My Romeo

(Originally posted on my Myspace blog)

A few years ago I met a little boy with large, dark eyes, and my life was changed forever. His name was Romeo, and no pun intended, he stole my heart.
Romeo was a little boy. Very little, to be exact, considering he was about 9 months old, but looked to be about 5 months old. He was neglected, malnourished, underfed, ignored. No one cuddled, baby-talked, rocked, snuggled, or loved him.
It seems no one made eye contact with this little angel. Until he met me.
He had never been sung too, until he met me.
Nor had he been rocked, cuddled, snuggled, or touched, I swear.
Romeo had a stinky blue body cast, from his ankles to his underarms. His skinny little feet stuck out, and there was a hole to assist in diaper-changing. He had broken legs or a broken pelvis-I don't remember which it was, but it doesn't matter anymore.
Romeo had a young mom, that was too busy with all of her boyfriend drama to take care of him. In fact, boyfriend drama was what caused the injury to little Romeo. Mom didn't make him much of a priority, if he even made it onto her priority list at all. Long story short, Romeo was removed from his mom, and I was assisting a co-worker by caring for him while she did all the necessary paperwork to take to a judge.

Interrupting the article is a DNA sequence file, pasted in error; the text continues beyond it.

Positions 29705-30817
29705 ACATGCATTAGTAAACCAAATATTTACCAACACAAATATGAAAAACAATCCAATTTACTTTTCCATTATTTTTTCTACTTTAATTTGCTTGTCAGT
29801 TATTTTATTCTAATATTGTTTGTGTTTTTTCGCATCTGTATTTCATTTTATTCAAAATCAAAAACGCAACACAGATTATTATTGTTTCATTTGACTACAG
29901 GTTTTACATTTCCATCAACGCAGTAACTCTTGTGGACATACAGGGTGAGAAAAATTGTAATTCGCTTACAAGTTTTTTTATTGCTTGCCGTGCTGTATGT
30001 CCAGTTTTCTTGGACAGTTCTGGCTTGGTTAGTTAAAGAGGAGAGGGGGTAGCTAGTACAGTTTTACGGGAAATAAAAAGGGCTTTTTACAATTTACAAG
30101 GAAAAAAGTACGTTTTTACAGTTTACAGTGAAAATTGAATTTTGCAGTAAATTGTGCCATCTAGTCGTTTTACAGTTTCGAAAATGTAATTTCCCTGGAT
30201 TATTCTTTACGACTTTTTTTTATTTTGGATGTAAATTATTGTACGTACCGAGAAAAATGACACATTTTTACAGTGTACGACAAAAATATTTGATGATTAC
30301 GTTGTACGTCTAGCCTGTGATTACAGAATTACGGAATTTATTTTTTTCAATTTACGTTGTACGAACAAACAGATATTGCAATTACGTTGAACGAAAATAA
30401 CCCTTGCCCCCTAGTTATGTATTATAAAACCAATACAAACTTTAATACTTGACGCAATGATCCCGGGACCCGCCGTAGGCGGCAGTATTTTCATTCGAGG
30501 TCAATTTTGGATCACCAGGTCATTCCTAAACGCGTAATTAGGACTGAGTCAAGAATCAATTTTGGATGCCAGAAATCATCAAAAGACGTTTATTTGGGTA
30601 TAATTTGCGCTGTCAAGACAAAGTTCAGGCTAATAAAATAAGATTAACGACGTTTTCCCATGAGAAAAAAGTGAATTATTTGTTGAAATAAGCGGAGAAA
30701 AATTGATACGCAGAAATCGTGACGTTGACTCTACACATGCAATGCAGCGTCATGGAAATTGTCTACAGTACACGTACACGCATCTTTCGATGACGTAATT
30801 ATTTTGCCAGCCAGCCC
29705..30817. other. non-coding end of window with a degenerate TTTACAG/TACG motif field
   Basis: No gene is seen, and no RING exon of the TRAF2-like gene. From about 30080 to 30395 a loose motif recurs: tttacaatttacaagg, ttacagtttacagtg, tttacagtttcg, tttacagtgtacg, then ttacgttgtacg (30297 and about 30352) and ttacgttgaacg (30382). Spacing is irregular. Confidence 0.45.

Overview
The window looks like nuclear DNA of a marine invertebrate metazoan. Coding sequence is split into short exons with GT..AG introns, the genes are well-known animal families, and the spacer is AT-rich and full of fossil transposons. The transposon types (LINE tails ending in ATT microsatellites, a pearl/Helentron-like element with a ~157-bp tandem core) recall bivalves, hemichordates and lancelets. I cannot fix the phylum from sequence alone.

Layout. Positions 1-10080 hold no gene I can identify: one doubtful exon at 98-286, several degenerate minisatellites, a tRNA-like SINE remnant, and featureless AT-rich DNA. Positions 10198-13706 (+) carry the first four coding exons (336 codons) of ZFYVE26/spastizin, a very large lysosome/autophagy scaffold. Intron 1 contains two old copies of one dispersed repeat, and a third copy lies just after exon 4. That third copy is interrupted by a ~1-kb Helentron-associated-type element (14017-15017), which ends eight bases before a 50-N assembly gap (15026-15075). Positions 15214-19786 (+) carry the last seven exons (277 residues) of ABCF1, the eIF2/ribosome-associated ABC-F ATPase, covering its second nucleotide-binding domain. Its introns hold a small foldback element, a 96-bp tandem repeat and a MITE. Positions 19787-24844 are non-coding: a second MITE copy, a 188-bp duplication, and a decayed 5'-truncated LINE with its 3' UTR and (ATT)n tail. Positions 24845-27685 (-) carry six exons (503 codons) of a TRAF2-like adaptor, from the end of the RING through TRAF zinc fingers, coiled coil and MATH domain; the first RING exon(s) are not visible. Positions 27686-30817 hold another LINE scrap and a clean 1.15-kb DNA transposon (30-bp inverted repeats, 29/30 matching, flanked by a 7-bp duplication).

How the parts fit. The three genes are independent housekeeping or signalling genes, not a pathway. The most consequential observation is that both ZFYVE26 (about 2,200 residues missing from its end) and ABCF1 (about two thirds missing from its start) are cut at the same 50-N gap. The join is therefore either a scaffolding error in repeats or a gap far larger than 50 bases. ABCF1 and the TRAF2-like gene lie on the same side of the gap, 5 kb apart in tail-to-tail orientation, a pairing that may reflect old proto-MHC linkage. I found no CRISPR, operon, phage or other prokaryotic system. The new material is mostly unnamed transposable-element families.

I made a little pallet on the floor for Romeo, thinking I would get some work done while he was playing with some cute, noisy infant toys. Of course, that was before I saw the body cast, and saw his little face.
Romeo was laid on the pallet, and he just, well, laid there. No cooing, no smiling, no eye contact, no movement at all. When I touched his little hands and feet, he flinched, like he didn't know what the hell it was. I crooned his name, seeking eye contact, but he made none.
For those of you who don't have kids, 9 month olds aren't normally like this. Normal infants are not like this at all! They coo, they smile, they are learning fine motor skills while reaching for things, kicking their little legs, struggling to turn over and pull up on furniture. They suck on their hands, they drool.....they do not just lie there!!! I read a lot on attachment in college, as well as on a regular basis as part of my job, but I had not, up until that point, ever seen a child who was not attached, who was the epitome of a neglected infant. It shocked the hell out of me, and I vowed right then and there, to myself, that I would never be so down or caught up in my own life that I would hurt my children like that....I always knew I wouldn't physically hurt my children, but I guess I didn't think much about how my possible inaction could cause serious harm as well.
I still get the goose bumps when I think back to my realization that Romeo was basically just put down on a bed (or maybe the floor) and ignored, utterly ignored. He didn't even cry when he was hungry, but went right to sucking when I put a bottle in his mouth.
It took me roughly 10 minutes to get him to look me in the eye. I held him (not so easy with a cast on), touched all of his little fingers and toes, and kissed every part of him that wasn't covered by the cast. I sang to him, which startled him at first. Some stupid song I'm sure, considering I never worked without the radio or CD player going.